What can I say?  I know the Vikings have a habit of starting slowly, but today they took it a bit too far.  The boys really need to have a thought for the frazzled nerves and frayed vocal chords of the spectators!

Rather than go through my notes for the first half and describe each score and frustrating moment, I will just say that it ending with the Vikings down by six tries to one.  The half was littered with Viking handling errors, poor tackling, poor passing and a recurring failure to realign in defence.  It was looking like an embarrassing end to the Vikings' hopes for the Hampshire Cup. 

The coaches were pulling their hair out and using strong language like “blast” and “good grief” ( I think that’s what they said but I was on the opposite side of the pitch so it was hard to catch exactly what they were saying). Even the normally passive spectators were getting agitated. Cacper’s father, unable to bear it, had to leave and take the dog for a walk.  The writer himself, normally calm, positive and able to overlook poor play and lack of effort, found himself forgetting to record one of the scores having snapped his pen in half.  

So, with the exception of one try by Ciaran, the home team found themselves masters of the half, 30-5 up, and confidently looking forward to a comfortable second half and a place in the cup finals.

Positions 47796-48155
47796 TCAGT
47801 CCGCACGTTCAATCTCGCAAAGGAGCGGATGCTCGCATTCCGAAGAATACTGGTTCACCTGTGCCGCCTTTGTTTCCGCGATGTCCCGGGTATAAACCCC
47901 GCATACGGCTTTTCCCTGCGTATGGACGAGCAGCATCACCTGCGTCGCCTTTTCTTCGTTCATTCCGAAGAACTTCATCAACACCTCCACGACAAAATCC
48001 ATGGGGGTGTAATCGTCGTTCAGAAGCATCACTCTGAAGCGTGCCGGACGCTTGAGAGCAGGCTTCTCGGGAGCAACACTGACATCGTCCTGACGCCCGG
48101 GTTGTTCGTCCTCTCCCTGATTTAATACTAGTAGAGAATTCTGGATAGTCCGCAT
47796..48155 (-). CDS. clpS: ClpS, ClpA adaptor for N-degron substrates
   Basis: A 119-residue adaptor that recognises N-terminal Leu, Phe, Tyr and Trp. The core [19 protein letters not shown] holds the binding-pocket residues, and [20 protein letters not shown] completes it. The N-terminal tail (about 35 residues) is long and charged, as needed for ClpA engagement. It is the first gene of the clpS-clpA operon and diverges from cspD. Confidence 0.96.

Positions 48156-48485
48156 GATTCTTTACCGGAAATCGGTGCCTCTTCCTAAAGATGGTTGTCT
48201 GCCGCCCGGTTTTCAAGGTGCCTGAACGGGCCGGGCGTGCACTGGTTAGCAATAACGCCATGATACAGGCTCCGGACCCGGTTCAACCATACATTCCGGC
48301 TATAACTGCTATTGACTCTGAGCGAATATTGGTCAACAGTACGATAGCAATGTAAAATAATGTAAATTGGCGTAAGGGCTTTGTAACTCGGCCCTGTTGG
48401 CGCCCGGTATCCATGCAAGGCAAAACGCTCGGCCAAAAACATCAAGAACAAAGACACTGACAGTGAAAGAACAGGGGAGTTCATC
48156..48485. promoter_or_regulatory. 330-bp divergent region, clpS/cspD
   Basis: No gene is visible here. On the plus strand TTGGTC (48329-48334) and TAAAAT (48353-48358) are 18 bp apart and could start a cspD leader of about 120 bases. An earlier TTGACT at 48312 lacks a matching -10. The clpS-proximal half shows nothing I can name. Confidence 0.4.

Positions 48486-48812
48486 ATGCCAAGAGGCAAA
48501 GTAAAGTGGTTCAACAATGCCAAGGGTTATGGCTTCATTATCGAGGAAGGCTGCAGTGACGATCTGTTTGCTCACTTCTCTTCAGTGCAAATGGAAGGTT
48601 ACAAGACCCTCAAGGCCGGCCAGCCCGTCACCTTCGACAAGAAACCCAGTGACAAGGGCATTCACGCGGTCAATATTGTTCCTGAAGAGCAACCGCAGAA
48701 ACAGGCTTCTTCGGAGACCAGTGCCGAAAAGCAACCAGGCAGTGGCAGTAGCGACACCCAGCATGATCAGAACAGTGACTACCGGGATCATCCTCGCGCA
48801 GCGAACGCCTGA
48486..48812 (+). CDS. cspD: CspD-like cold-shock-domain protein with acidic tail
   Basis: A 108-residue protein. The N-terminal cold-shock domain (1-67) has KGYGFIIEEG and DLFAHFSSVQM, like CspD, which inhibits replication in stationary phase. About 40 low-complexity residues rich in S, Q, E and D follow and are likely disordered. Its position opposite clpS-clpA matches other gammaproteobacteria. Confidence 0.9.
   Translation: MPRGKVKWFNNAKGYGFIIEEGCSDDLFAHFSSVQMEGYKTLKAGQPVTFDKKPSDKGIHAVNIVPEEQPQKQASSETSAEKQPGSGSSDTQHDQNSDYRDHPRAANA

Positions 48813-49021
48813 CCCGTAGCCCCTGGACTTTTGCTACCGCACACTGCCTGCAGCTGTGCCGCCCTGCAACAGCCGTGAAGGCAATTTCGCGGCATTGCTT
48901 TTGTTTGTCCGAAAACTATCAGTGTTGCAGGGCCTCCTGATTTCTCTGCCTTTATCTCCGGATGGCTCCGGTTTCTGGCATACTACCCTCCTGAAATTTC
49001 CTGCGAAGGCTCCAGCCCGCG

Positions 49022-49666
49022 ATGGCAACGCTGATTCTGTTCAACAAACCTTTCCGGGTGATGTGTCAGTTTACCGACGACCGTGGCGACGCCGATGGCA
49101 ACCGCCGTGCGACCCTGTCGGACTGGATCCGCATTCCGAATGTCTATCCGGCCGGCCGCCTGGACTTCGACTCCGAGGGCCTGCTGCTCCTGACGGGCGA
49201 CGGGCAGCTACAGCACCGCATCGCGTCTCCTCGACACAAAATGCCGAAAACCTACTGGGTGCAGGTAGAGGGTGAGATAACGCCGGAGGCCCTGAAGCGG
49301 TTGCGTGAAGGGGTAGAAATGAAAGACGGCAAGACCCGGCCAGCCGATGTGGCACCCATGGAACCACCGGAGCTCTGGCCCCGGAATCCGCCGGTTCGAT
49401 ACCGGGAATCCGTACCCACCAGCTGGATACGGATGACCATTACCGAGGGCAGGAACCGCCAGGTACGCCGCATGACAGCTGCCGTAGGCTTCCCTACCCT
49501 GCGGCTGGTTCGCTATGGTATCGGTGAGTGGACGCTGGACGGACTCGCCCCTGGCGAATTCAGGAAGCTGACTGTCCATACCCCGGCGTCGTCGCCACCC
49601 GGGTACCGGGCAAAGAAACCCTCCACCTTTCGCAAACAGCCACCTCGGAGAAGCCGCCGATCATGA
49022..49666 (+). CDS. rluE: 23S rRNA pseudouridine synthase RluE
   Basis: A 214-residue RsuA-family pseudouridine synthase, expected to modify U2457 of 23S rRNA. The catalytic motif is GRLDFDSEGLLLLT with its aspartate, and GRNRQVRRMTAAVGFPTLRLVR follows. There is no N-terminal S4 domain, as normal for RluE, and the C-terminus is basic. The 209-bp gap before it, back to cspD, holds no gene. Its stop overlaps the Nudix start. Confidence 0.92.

How little did they know!

Was it the sun, the slope of the pitch, the soft-spoken words of encouragement from Gary and the coaching team?  Whatever it was, the Vikings morphed back into the team we know and love and started an amazing comeback.  The spectators agreed that suddenly the pack, urged on by a very vocal Rhys, came to life and won an early scrum against the head.  A few passes and Ciaran was off on one of his classic runs and scored the first of 5 unanswered second-half tries.  His second of the half came from his trademark kick, which he chased and somehow recovered to pile his way over the line.  About this time Cacpers dad reappeared expecting to find a team losing by double figures but finding himself very much mistaken.

The Winchester nerves started showing and it was they who started making the handling errors.  The Viking pack were now making life difficult for the opposition forwards and Winchester started giving away more and more penalties.    A quick tap and go and Ciaran was over again bringing the difference to 2 tries.  Shortly afterwards, the forwards won the ball once again and, a few simple passes later, Ciaran was let loose once again. 30-25 to Winchester.  Their anxious players started asking the ref how long there was left to go.  ‘Three minutes’ was the reply.

Vikings were now driving forward at every opportunity, taking quick penalties, forcing Winchester back and back.  Finally and fittingly, Ciaran charged over for his double hat-trick and the whistle blew.  Final score 30-30.  There was a stunned silence from the Vikings and Winchester.  It was as though the Vikings couldn’t believe they had done it.  As the visiting team, they had won the match.  They were though to the finals!

In the post-match awards Ciaran was rightly recognised for the difference he had brought to the game and his amazing tally of tries.  He was awarded Winchester’s Man of the Match as well as the Vikings Player of the Match.

Tom was awarded the Tackle of the Match award for a tackle which indicated a change in his team’s approach to halting the opposition’s ability to run through the Vikings defence.

 

The Viking of the Match was accepted by Harrison on behalf of the entire team all of whom deserved it (for the second half!).

An easyWeb site produced by Media 3